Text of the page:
Craniosacral Therapist Education, Schools, and Career Overview
Craniosacral therapy (CST) focuses on releasing the tension that resides in a person's craniosacral system -- their cranium, spinal cord, sacrum (the bone above the tailbone), and cerebral fluid. "Like the pulse of the cardiovascular system, the craniosacral system has a rhythm that can be felt throughout the body," the International Alliance of Healthcare Educators reports on their website. "Using a touch generally no heavier than the weight of a nickel, skilled practitioners can monitor this rhythm at key body points to pinpoint the source of an obstruction or stress." It's not a healthcare treatment that most people are familiar with, but craniosacral therapy is an alternative hands-on approach to healing that allows tensions residing deep within the body to be released.
People wanting to seek instruction in this unique healing modality can usually complete their craniosacral therapy training and courses in about two to three years. They typically need to be licensed to practice manual therapy in their state and then can seek registration through the Biodynamic Craniosacral Therapy Association (BCTA) of North America or certification through the UpLedger Institute (UI).
Craniosacral Therapist Duties
An alternative healing modality, craniosacral therapy makes use of delicate touch on the body to help balance its craniosacral system, which includes the cranium, spinal cord, sacrum and cerebral fluid. Practitioners often are already licensed in massage therapy or a similar method before pursuing craniosacral therapy (CST). They may decide to pursue this modality, or method, to help bring more specific practices or targeted healing to their clients.
CST involves the practice of light touch, often described as light as a nickel, over a patient's body. And just as in massage, a patient rests on top of a massage table, but is fully clothed, and the treatment begins. CST can help provide relief from a number of illnesses, although success, as with any treatment, is never guaranteed. Some of these illnesses may include:
- Chronic neck and back pain
- Chronic fatigue
- Stress and anxiety
How to Become a Craniosacral Therapist
No matter what educational path you choose, your courses should educate you more about how anatomy and physiology tie in to craniosacral healing and how you can help patients to release bodily pain. Some of the classes you could take include:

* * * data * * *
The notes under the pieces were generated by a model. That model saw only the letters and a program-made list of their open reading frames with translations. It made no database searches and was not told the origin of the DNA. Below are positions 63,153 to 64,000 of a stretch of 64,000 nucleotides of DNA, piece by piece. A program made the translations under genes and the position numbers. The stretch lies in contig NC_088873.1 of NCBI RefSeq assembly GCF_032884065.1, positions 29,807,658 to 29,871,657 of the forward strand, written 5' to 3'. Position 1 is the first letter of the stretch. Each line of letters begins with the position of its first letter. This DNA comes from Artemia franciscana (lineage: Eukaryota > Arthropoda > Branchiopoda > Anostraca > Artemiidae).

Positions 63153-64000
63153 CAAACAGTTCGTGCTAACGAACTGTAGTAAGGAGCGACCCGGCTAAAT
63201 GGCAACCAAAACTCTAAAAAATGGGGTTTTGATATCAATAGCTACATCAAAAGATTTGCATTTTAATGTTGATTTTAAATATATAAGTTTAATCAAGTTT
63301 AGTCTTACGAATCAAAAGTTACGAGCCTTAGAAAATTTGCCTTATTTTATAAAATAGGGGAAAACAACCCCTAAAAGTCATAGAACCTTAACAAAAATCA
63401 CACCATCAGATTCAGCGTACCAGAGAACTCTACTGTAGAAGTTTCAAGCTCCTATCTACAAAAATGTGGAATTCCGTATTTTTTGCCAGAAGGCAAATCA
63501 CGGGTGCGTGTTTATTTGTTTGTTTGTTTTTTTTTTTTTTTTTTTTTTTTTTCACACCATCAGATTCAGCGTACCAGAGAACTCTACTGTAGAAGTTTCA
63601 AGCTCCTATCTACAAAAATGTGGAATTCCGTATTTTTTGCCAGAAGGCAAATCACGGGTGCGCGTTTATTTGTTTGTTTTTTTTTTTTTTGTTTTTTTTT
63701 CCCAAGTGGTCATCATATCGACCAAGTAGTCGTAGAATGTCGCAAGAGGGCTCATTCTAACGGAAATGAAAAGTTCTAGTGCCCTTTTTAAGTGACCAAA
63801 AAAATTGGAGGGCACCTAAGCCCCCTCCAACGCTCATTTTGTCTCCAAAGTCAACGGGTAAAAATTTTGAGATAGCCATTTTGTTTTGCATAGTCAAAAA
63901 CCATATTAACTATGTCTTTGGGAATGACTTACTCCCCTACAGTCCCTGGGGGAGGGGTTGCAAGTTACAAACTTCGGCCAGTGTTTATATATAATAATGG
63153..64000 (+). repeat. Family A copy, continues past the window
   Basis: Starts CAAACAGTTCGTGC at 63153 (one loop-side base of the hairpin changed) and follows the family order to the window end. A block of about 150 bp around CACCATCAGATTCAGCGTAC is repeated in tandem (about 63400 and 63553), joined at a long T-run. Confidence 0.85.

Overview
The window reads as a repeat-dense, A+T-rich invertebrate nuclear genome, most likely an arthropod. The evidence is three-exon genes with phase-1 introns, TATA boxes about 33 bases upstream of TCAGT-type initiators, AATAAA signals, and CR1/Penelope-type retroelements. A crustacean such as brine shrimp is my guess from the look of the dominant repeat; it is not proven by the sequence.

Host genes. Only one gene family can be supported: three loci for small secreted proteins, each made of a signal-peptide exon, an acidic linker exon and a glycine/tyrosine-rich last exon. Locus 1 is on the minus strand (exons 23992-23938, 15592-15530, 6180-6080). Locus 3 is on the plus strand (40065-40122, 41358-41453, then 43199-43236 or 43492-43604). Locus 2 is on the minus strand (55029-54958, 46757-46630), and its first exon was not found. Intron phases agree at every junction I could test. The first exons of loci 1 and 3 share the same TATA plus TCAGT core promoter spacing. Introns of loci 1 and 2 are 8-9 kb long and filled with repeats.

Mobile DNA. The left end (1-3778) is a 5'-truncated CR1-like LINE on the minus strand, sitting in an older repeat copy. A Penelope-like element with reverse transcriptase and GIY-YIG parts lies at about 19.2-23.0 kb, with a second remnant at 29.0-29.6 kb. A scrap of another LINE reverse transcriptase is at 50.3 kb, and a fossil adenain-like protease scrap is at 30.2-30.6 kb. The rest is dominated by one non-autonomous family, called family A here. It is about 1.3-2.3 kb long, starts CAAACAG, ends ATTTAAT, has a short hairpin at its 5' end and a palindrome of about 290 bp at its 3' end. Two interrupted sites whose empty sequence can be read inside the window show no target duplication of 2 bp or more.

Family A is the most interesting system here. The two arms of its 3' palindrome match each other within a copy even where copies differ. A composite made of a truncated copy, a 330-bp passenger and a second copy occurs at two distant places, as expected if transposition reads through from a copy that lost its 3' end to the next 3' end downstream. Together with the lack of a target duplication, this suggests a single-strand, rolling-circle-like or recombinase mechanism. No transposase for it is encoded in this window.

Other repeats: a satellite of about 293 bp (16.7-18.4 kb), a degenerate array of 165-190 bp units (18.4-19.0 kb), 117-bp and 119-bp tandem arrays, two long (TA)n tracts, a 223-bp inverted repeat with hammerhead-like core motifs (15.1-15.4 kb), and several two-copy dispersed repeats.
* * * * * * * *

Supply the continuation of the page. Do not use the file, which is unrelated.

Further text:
- Biodynamics of Health and Well-Being: Explore the biodynamic organizing principles of health and increase your understanding of craniosacral anatomy and biodynamic principles.
- Central Nervous System Motility: Learn more the midline, neural axis and spine, and how venous sinus drainage can be used to reduce congestion.
- Craniosacral Therapy I: Learn the principles that are foundational to CST, gain palpitation skills, and increase your skills in identifying and interpreting the craniosacral rhythm.
- SomatoEmotional Release I: Learn about energy cysts, improve your whole-body listening skills and find out about the body's Avenue of Expression.
You will be required to take more classes than these, but courses like these can help you to flesh out your CST understanding and also to make important connections with your classmates, teachers and mentors.
Craniosacral therapy degree programs
While there are no degrees to be completed to enter the CST field, there are educational programs that you can enroll in to help you seek credentialing, although credentials are not required. Your choice of program can vary depending on whether you decide to seek registration through the BCTA to be able to use "RCST" after your name, or if you want to seek certification through the UI to use "CST-T" after your name.
In general, there are two basic types of programs that can lead to credentialing, either as a RCST or CST-T. The specifics for these two credentials vary, but in many ways they provide the same sort of learning. Here's a closer look at the guidelines for these credentials: